If your license becomes revoked or suspended due to illegal activities, you may still need to operate a vehicle. Whether you need to get to work or school, failure to attend meetings or classes can have detrimental effects on your life. Luckily, some states offer the opportunity to obtain an occupational license, allowing you to operate a vehicle under specific circumstances. If you require one of these licenses, contact a McAllen, Texas DWI lawyer to help you receive the best outcome.
What Is an Occupational License?
If your license is suspended or revoked after a DWI charge, you will not be able to legally operate a vehicle. However, many states offer conditional licenses, which allow those without a legal license to drive a car under a strict set of rules.
In Texas, conditional licenses are also referred to as occupational licenses, as they are mainly for those with jobs who will experience economic hardship as a result of an inability to travel to work. You will likely be restricted to the purposes for which you can drive, routes you are permitted to travel, and the hours when you can travel.
How Do I Apply for One?
In order to apply for an occupational license, you will need to file a petition within the county court where you were arrested and charged with the DWI. The requirements for eligibility will vary slightly based on the jurisdiction, so checking the prerequisites before submitting your application is essential.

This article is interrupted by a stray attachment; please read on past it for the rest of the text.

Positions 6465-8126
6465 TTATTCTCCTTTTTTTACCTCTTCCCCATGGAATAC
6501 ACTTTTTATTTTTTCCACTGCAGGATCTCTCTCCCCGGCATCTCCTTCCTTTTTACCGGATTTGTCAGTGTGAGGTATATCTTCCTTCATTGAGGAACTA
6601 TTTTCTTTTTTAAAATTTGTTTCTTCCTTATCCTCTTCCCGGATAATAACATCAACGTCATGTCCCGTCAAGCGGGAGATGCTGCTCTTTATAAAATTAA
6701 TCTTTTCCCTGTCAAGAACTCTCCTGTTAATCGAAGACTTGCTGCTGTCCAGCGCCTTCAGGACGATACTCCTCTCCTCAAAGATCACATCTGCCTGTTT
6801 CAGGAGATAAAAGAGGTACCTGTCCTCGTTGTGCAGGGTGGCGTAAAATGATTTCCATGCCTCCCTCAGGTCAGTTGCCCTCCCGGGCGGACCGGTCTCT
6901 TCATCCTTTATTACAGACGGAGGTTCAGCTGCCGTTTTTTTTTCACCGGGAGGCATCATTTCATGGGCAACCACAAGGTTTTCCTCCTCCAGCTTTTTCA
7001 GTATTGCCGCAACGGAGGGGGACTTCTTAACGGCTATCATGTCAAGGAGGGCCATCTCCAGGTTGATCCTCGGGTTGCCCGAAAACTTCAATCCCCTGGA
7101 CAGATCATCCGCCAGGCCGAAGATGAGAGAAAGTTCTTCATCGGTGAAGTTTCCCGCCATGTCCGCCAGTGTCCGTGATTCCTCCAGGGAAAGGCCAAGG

You will need to submit documents to the court in order for them to issue the license. This includes a copy of the petition, all applicable fees, including the occupational license and reinstatement fees, and a copy of a Financial Responsibility Insurance Certificate or form SR-22. These will need to be submitted to the court before an occupational license can be obtained.
In some instances, you may need to go through a waiting period, depending on different factors. For example, if your license was already suspended due to a drug or alcohol offense, there is a 90-day waiting period, whereas if you were convicted of an alcohol-related charge, you must wait for 180-days before the occupational license takes effect.
What Do I Do if Approved?
If you are approved for a conditional license in Texas, you must ensure you always have the correct documentation. You should always have your proof of SR-22, the occupational driver’s license, and the court order for the license with you, as failure to drive without these documents is a misdemeanor.
You will also need to ensure you only drive during the hours you are allowed to operate the vehicle and only travel the documented routes. Failure to adhere to these guidelines is also a misdemeanor. If you need to adjust the time and locations you travel, you must return to court to have the documents changed.
Why You Need a Lawyer
Though navigating the process of obtaining a conditional driver’s license in Texas may seem simple, retaining the help of a professional lawyer can help ensure you get the best possible outcome. The last thing you want is to get denied for the ODL because you misrepresented yourself in court. Instead, the law firm of Angel Davila, Esq. can help fight for you in a court of law. Do not wait to contact us today.